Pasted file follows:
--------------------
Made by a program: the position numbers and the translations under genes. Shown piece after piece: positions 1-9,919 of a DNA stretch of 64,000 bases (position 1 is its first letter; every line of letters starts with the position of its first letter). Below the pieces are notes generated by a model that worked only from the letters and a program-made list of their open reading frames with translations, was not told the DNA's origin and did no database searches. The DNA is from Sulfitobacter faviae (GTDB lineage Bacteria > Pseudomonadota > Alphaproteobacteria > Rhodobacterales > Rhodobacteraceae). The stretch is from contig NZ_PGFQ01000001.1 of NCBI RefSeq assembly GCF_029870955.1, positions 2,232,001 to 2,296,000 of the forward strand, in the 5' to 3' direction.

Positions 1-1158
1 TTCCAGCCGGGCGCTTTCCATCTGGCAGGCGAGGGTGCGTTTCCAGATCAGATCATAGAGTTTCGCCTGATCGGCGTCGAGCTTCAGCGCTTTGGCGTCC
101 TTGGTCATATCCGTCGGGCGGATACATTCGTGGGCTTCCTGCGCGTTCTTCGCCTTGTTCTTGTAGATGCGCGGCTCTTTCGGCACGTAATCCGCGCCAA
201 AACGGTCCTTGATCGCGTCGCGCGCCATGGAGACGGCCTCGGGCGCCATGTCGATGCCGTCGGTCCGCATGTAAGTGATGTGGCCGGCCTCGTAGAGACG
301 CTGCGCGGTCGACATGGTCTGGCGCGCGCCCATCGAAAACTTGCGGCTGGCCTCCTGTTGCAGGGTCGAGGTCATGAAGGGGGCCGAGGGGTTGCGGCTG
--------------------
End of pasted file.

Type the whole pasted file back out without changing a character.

Made by a program: the position numbers and the translations under genes. Shown piece after piece: positions 1-9,919 of a DNA stretch of 64,000 bases (position 1 is its first letter; every line of letters starts with the position of its first letter). Below the pieces are notes generated by a model that worked only from the letters and a program-made list of their open reading frames with translations, was not told the DNA's origin and did no database searches. The DNA is from Sulfitobacter faviae (GTDB lineage Bacteria > Pseudomonadota > Alphaproteobacteria > Rhodobacterales > Rhodobacteraceae). The stretch is from contig NZ_PGFQ01000001.1 of NCBI RefSeq assembly GCF_029870955.1, positions 2,232,001 to 2,296,000 of the forward strand, in the 5' to 3' direction.

Positions 1-1158
1 TTCCAGCCGGGCGCTTTCCATCTGGCAGGCGAGGGTGCGTTTCCAGATCAGATCATAGAGTTTCGCCTGATCGGCGTCGAGCTTCAGCGCTTTGGCGTCC
101 TTGGTCATATCCGTCGGGCGGATACATTCGTGGGCTTCCTGCGCGTTCTTCGCCTTGTTCTTGTAGATGCGCGGCTCTTTCGGCACGTAATCCGCGCCAA
201 AACGGTCCTTGATCGCGTCGCGCGCCATGGAGACGGCCTCGGGCGCCATGTCGATGCCGTCGGTCCGCATGTAAGTGATGTGGCCGGCCTCGTAGAGACG
301 CTGCGCGGTCGACATGGTCTGGCGCGCGCCCATCGAAAACTTGCGGCTGGCCTCCTGTTGCAGGGTCGAGGTCATGAAGGGGGCCGAGGGGTTGCGGCTG